To come to a solution on this crisis, we must:

  • Build mass social housing.
  • Require aggressive inclusionary zoning – 50% of newly-constructed condo units to be rented at affordable market rates.
  • Create a public and accessible system for reporting landlord abuses by building on the 311 system.
  • Hire more housing inspectors, and empower them to speak with tenants and inspect units.
  • Introduce mechanisms to transfer property from landlords to public ownership via the City.
    • Endow City with right-of-first-refusal if landlord sells property.
    • City takes over for bad landlords (i.e. code red).
  • Index the shelter allowance to median-market rent.





One of the arguments for capitalism is that the more competition there is, the lower the prices will be because competitors will work to find efficiencies, reduce costs, and cut profit margins to make their goods and services cheaper than the competition. They do this to get more customers to buy their things, which will drive revenue and overall profit despite smaller margins.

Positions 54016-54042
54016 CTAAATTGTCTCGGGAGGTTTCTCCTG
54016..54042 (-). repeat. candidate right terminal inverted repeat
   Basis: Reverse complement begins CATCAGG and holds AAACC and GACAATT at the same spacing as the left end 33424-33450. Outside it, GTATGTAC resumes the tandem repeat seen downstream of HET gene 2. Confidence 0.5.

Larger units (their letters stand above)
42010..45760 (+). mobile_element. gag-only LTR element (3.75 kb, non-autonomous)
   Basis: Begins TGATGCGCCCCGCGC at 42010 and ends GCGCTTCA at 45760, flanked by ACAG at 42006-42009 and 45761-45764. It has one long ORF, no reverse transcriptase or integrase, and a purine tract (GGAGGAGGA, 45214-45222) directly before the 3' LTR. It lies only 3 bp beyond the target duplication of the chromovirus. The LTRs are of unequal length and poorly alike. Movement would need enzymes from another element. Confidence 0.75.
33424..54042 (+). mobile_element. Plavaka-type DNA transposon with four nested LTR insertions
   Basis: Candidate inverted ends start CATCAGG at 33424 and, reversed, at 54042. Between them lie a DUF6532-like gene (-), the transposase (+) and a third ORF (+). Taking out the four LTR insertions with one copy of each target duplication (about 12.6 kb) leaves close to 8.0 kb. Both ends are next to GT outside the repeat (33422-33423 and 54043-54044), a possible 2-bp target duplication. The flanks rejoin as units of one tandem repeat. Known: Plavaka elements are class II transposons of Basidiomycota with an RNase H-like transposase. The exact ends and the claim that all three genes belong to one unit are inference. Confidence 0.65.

Where is this competition? Nowhere to be found. Big retailers and grocers seem to be colluding to keep profit margins high. There is no real competition. Wali will introduce measures to end that, and will force big retailers to compete with each other for our hard earned dollars.


  • Facilitate development of an open-source app to compare prices of goods and services (of equivalent qualities) across big retailers and grocers across Toronto.
    • This will be largely maintained by the City of Toronto.
    • Will allow for community contributions – city staff will serve to confirm and correct community-contributed data.
    • Will be free to use and available as a phone app, a web app on the City of Toronto website, or as a TTY service.
    • Grocers will be allowed to lower prices to engage in real-time competition, but may not increase prices for a certain period of time after reduction (to disallow bait-and-switch).
    • Protections to be instituted to protect small businesses from direct competition with big retailers.
  • Require cost and profit transparencies for large retailers and businesses, and reduce protection of “trade secret” rules for large corporations – not small businesses.